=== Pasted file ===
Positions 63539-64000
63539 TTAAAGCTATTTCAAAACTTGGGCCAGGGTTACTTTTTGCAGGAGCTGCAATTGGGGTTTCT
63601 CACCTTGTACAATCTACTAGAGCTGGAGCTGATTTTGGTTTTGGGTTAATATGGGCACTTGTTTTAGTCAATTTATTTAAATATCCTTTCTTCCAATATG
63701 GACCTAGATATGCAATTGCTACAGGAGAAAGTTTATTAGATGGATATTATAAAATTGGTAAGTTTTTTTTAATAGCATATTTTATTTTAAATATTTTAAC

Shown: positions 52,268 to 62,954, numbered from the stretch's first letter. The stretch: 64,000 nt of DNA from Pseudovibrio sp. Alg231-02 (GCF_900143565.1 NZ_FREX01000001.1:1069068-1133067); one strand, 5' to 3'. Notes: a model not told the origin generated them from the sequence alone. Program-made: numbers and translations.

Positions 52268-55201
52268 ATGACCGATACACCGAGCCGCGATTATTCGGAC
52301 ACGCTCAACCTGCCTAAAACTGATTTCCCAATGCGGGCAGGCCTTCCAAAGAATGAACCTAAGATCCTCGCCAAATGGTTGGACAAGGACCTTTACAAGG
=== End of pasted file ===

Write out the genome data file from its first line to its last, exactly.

Positions 63539-64000
63539 TTAAAGCTATTTCAAAACTTGGGCCAGGGTTACTTTTTGCAGGAGCTGCAATTGGGGTTTCT
63601 CACCTTGTACAATCTACTAGAGCTGGAGCTGATTTTGGTTTTGGGTTAATATGGGCACTTGTTTTAGTCAATTTATTTAAATATCCTTTCTTCCAATATG
63701 GACCTAGATATGCAATTGCTACAGGAGAAAGTTTATTAGATGGATATTATAAAATTGGTAAGTTTTTTTTAATAGCATATTTTATTTTAAATATTTTAAC

Shown: positions 52,268 to 62,954, numbered from the stretch's first letter. The stretch: 64,000 nt of DNA from Pseudovibrio sp. Alg231-02 (GCF_900143565.1 NZ_FREX01000001.1:1069068-1133067); one strand, 5' to 3'. Notes: a model not told the origin generated them from the sequence alone. Program-made: numbers and translations.

Positions 52268-55201
52268 ATGACCGATACACCGAGCCGCGATTATTCGGAC
52301 ACGCTCAACCTGCCTAAAACTGATTTCCCAATGCGGGCAGGCCTTCCAAAGAATGAACCTAAGATCCTCGCCAAATGGTTGGACAAGGACCTTTACAAGG